Things like “the exercise isn’t suitable for everyone (walking)”, or “I’d love to do it (go walking) but the pain gets in the way” suggests to me that it would be helpful to really work with people as they implement exercise (for example) to challenge the belief that pain needs to stop activity. At least in the programme I work on, by titrating the activity level, working with small goals and helping people learn how to increase activity, and using effective self talk to challenge the reasoning behind the beliefs about pain, people seem to begin to let pain interfere less with what they want to do. Recently one person returning for the six week followup said ‘My pain isn’t any different, but I feel differently about it’ – this person said he found himself chasing an animal down the road when he would never have thought this possible before the programme!
I was curious about the indication that over-using medication was problematic – it’s something we’ve discussed within our team, along with the prn use of medications and use of other passive modalities like acupuncture, or injection procedures. Our thoughts have been that it tends to reduce the confidence people have in their own coping skills because it’s so much ‘easier’ to use medication than to use these other skills. It seems that in this study at least, their medical providers reinforced the use of medications for pain relief rather than endorsing the use of self management. I have wondered long and hard about this, because it seems that the medical model is so pervasive it’s very difficult for biomedical clinicians to ‘change tack’ to support nonpharmacological strategies. I don’t know what the answer is!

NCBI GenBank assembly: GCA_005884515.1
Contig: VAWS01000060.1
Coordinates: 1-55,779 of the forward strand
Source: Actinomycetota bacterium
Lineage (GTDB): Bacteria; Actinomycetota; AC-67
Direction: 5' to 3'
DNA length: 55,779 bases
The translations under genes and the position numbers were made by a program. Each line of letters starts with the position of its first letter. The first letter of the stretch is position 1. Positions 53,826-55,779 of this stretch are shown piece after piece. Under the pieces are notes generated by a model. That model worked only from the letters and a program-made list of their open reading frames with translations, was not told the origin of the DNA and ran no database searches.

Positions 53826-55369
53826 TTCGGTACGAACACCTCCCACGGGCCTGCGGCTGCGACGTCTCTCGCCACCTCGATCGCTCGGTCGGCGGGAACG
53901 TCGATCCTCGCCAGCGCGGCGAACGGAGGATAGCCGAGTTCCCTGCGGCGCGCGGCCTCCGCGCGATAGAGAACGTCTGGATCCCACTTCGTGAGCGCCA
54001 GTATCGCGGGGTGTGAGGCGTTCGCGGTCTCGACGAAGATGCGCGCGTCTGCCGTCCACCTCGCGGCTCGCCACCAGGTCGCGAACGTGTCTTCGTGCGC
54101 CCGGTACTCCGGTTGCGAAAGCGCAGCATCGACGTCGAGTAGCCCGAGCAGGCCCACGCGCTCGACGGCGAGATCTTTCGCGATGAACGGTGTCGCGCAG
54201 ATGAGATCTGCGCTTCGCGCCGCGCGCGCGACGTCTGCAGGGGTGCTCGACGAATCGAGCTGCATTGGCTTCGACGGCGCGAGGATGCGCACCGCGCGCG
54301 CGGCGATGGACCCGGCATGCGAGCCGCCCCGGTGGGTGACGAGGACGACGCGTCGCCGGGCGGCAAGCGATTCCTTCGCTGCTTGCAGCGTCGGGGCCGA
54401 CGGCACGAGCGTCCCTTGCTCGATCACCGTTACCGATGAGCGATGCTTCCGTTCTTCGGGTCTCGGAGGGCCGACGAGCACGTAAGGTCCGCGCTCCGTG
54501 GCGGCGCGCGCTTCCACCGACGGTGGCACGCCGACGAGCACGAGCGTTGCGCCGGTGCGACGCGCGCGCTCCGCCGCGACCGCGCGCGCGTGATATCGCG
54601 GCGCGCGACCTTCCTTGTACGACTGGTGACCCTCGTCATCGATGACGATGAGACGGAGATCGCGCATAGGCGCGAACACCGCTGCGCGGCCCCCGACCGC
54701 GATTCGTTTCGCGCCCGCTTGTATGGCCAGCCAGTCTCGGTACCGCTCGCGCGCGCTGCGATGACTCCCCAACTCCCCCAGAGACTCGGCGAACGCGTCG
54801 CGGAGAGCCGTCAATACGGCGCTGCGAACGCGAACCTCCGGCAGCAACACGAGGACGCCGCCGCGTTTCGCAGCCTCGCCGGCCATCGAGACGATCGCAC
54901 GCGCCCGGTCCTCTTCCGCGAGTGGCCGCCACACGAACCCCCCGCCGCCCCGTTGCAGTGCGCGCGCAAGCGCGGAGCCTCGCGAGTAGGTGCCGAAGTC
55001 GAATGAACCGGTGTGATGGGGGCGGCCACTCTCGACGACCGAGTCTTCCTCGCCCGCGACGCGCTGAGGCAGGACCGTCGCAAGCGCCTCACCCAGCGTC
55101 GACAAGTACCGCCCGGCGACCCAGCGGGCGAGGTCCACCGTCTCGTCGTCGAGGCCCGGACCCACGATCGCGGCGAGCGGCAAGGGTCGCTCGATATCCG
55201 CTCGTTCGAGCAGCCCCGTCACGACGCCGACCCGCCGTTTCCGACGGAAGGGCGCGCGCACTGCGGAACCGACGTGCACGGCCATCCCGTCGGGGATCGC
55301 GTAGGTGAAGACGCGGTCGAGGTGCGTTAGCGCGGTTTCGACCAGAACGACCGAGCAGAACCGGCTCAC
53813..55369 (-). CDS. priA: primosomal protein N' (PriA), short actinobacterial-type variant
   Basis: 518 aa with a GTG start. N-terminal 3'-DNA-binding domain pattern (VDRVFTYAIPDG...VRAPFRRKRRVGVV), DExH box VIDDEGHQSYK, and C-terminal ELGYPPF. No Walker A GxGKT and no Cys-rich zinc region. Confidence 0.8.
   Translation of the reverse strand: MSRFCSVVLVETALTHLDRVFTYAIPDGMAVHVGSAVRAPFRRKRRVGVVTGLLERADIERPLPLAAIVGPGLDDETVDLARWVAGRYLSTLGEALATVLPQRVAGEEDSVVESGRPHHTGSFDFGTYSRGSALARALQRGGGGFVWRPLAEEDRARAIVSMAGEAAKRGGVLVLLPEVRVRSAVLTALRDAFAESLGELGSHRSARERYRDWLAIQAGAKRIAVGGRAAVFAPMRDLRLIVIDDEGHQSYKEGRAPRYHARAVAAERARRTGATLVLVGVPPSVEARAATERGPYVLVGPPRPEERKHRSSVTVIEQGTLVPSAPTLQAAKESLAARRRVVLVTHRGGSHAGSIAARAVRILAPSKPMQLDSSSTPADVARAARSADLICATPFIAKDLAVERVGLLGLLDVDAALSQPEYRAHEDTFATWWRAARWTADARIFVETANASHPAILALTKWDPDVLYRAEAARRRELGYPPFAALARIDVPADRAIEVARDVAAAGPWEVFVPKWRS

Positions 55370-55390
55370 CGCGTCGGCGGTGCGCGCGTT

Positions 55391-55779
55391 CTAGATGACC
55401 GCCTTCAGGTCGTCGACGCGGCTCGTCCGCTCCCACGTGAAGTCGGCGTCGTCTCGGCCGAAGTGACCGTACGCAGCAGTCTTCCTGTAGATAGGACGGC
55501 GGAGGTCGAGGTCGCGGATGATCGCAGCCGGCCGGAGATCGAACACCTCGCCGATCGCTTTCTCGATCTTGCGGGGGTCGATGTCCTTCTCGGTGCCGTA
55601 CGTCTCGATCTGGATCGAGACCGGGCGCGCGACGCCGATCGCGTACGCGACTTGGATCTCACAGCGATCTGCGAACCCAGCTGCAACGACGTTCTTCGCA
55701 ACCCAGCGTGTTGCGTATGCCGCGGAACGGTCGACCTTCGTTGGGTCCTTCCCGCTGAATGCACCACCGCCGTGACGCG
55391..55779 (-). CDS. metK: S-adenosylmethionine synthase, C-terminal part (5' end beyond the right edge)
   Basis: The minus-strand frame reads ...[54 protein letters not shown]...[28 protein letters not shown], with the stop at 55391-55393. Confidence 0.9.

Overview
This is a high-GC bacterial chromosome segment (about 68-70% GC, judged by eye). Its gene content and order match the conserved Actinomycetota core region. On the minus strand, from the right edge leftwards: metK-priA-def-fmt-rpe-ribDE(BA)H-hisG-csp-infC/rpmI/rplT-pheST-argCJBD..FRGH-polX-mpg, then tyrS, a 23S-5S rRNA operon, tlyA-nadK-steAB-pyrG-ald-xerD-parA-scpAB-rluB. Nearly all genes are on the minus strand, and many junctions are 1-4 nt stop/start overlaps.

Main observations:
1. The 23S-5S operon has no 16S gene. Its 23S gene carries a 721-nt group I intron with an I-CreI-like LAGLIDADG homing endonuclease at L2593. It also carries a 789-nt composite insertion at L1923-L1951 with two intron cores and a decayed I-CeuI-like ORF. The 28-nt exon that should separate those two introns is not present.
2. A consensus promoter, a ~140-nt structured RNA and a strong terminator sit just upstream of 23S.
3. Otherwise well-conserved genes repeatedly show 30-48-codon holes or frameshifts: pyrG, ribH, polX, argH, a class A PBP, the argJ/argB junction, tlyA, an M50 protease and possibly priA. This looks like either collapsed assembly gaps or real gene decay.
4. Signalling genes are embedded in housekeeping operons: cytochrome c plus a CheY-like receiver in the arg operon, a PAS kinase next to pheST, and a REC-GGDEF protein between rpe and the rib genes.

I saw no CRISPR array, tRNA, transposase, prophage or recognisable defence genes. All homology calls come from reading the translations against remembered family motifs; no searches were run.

In terms of facilitators, it’s great to see that participants in this programme found that improved mood helped them keep on with self management. While I can understand the hesitation some clinicians have about over-treating depression (“he’s depressed because he’s got pain – reduce the pain and he won’t be depressed any more, simple!”) the debilitating effects of low mood can erode the will to persist with difficult actions. Not to mention making life more miserable than it needs to be with pain.
The rest of the facilitators were mainly social support – now I’m not sure whether this is because of the social model used in this programme, but it’s a really important finding. Why? Well I observed a couple of days ago that the ‘social’ part of the biopsychosocial model sometimes looks like it’s been lost. As well, it’s really difficult to get family members and others to attend pain management, and one of my recent patients said ‘but this pain is my problem, not my partners, so why would he get involved?’ But no one is a island, and social support to help maintain newly formed habits is really important. People can make or break self management! So an important finding was that practice nurses (nurse managers) were thought to be a vital part of maintaining self management. Maybe that link between delivering a service and the family health centre is one we need to strengthen.
A final comment about support groups – while these can be great, they can also be ugly. It depends so much on the focus of the group – whether it’s on living well or commiserating about hardship. If it’s the former I think (don’t have any data on this though!) it’s probably a very positive part of living with pain. If it’s about a pity party or maintaining an identity as a ‘disabled person’ then maybe it’s less helpful. And if it’s on a self-destruct path (and I’ve seen this happen), it can be very unhelpful indeed.
Obstacles and facilitators: something to look at more in the future. Along with defining what self management looks like for each individual – because there is no single recipe for everyone!
Curran, C., Williams, A. C. d. C., & Potts, H. W. W. (2009). Cognitive-behavioral therapy for persistent pain: Does adherence after treatment affect outcome? European Journal of Pain, 13(2), 178-188.
Bair, M., Matthias, M., Nyland, K., Huffman, M., Stubbs, D., Kroenke, K., & Damush, T. (2009). Barriers and Facilitators to Chronic Pain Self-Management: A Qualitative Study of Primary Care Patients with Comorbid Musculoskeletal Pain and Depression Pain Medicine, 10 (7), 1280-1290 DOI: 10.1111/j.1526-4637.2009.00707.x